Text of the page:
A radio talk show host unravels a conspiracy about encounters with mysterious beings known as The Shadow People and their role in the unexplained deaths of several hundred victims in the 1980s.
Originally titled “The Door”, “Shadow People” is a must-see thriller that is definitely worth a look. It always puts a smile on my face to be able to mention another “potential contender” for one of the scariest films of the year, thus….”Shadow People” will definitely get under your skin if you take the content seriously . As horror fans, we tend to question every product that delivers scary content based on real events with the tendency to dismiss. This of course has happened in the past many times when we have been duped by marketing or some early found footage film. Hence, “Shadow People” is “not” a found footage film, but it does contain “some” found footage.
For those who are curious, I’ve clarified the facts from fictional aspects.
A better way to classify this film is to point directly to the 2009 movie, “The Fourth Kind”. “The Fourth kind” was an effective scare fest that presented itself as “truth”, only to be called out in the media as a marketing ploy (thus ruining whatever scare factor it may have instilled at the time). The let down was unfortunate and took much of the steam out of the realism.
“Shadow People” is set up in that same way but in this case (and like the film “The Mothman Prophecies”) is based on real documented events containing a collection of footage that runs alongside the acted portions. Now there are a few rules of thought here. The reports and documentation of the “Shadow people phenomena” have” been written about in quite a few book releases. From research, the character Charlie Crowe is played by actor Dallas Roberts (Walking Dead) who is “also “played by another unnamed actor (whom we are presented as the real Charlie Crowe). The film is quite clever, but for the record Charlie Crowe is “also” a fictional character (though the phenomena of “Shadow People” is not).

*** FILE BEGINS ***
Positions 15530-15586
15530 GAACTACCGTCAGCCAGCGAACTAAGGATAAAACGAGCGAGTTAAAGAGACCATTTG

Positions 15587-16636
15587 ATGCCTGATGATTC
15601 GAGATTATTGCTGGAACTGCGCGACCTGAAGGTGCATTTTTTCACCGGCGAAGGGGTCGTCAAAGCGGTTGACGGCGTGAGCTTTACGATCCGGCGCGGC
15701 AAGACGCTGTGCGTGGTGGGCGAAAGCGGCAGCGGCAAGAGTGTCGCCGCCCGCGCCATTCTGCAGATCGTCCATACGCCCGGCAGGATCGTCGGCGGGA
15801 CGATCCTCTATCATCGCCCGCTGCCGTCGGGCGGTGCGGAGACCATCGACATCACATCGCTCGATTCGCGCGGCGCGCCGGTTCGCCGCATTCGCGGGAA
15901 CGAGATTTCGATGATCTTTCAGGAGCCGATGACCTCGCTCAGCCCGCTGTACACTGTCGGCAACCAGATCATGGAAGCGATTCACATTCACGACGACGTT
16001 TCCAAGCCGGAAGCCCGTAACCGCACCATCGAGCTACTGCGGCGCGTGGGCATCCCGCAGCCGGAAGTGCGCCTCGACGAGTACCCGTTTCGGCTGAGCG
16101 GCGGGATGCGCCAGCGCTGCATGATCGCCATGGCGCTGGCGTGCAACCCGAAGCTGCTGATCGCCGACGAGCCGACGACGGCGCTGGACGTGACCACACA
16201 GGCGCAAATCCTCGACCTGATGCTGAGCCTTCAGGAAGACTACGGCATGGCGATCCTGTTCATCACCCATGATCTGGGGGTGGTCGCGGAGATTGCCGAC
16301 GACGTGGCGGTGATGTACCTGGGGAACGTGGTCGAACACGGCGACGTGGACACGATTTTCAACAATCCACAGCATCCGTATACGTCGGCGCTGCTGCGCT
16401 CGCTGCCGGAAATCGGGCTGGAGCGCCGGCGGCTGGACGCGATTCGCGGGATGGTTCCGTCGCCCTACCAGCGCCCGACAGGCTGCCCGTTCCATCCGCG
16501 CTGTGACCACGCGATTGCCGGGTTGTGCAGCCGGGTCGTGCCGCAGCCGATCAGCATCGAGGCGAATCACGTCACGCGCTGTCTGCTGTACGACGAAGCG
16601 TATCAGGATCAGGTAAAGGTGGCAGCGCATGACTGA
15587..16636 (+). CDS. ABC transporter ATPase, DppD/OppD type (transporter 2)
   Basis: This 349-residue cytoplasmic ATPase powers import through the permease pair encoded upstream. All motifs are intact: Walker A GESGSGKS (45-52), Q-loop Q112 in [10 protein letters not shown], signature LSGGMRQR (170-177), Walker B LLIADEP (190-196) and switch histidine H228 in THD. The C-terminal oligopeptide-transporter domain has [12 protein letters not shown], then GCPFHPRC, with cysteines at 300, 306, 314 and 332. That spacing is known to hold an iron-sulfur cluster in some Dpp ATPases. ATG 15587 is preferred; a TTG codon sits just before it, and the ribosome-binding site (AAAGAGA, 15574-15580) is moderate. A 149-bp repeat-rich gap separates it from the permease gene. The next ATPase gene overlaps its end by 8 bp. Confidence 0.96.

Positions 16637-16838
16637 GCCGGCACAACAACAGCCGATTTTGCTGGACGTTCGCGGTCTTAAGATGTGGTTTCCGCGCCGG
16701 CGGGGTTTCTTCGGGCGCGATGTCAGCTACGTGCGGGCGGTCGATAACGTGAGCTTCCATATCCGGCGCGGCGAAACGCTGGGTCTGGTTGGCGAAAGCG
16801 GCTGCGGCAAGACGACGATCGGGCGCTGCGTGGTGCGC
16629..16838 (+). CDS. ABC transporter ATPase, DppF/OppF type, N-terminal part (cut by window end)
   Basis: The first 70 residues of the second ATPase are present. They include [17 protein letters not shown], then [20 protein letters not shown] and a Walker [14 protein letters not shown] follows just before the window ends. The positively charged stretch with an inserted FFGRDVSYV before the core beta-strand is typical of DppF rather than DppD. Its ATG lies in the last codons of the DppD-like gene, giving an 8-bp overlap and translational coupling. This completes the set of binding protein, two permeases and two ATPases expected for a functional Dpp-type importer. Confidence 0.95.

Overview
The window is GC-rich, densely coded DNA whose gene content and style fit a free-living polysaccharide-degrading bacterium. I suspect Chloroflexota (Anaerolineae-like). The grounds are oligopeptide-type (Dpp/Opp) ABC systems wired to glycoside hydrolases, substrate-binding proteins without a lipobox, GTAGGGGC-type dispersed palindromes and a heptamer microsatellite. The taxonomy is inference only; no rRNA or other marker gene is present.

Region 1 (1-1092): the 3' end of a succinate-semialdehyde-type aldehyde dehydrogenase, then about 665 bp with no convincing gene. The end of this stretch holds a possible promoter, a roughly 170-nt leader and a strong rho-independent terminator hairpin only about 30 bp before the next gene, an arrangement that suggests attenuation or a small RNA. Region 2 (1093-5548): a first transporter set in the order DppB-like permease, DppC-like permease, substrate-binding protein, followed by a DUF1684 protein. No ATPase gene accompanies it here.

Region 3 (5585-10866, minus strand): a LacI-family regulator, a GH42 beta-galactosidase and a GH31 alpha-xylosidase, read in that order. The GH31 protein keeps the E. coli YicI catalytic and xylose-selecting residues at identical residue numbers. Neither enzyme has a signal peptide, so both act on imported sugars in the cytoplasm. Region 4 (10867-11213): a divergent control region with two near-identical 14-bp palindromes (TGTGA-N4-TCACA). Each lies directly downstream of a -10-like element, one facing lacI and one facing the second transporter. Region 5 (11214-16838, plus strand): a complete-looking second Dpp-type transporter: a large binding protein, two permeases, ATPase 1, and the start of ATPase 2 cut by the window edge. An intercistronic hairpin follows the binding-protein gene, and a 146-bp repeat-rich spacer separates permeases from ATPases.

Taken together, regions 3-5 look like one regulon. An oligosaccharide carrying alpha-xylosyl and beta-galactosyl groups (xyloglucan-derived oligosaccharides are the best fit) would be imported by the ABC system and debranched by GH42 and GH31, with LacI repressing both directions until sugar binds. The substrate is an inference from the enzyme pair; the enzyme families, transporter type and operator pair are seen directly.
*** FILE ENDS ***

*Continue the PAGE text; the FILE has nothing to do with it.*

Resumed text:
The film “Shadow People” mixes fiction with non fiction which in the scheme of things doesn’t matter all that much when you consider that SUNDS (Sudden Unexplained Nocturnal Death Syndrome) is a very real medical phenomena that has claimed a number of lives. In some of those cases, it was reported that the victims saw dark entities emerging out of the shadows that eventually claimed their lives as a result of sleep paralysis. “Sleep paralysis” is also very real.
The film takes on the metaphysical subject quite well using special effects, decent acting, and some legitimate scares that probably will send many on a book-buying binge shortly after.
To get our journey underway, we are plunged into a narration of You-tube junkies who have questioned a viral video called “Sleep study GR16 1971“. For readers, you can watch this very video.
Though you’ll notice that the # of views don’t match the film suggesting of course it as being a Marketing placement. Never the less, it’s still creepy in a retro kind of way.
Our film centers on small town local radio personality Charlie Crowe (Dallas Roberts, The Walking Dead) who is in the midst of facing dropping ratings that could effect his chance for syndication. One night a caller announces some frantic notions about shadows that attack when you think of them too much. These being the infamous shadow people that have been a basis for much metaphysics controversy.
Charlie dismisses the caller but is pulled back in when he receives a a package and a call on air that ends in gun fire.
As you can guess, this sparks some interest and leverages his show in the media. Charlie, become fascinated and also begins researching. The research bleeds over into others and also sparks a wave of night terror death epidemics. All the while, we get a side split screen view that shows the “real” events and persons of whom the actor is portraying. Trust me, you’ll get it, when you see it.
Now this “Fourth Kind” approach does work well and seems to push the agenda of the film forward into some pretty eerie special effects portions. In essence we get alto of freaky things going to n that begins to ignite the whole subject of shadow people” and their impact to us as a culture.
The movie runs smoothly taking into account its knack for just staying creepy in that same way that the film “Sinister” does.
I was surprised that the film rose above independent trappings and really stood out, but for me it seemed to be a great way to present the controversial subject matter to the mainstream.
Whether the studios used the content to “pump up” the creepiness is besides the point when you begin to look into real reports that mirror that film’s content. Do yourself a favor and rent this (at night). It’s good times and will keep you alert to your own shadows.
Shadow People (2012)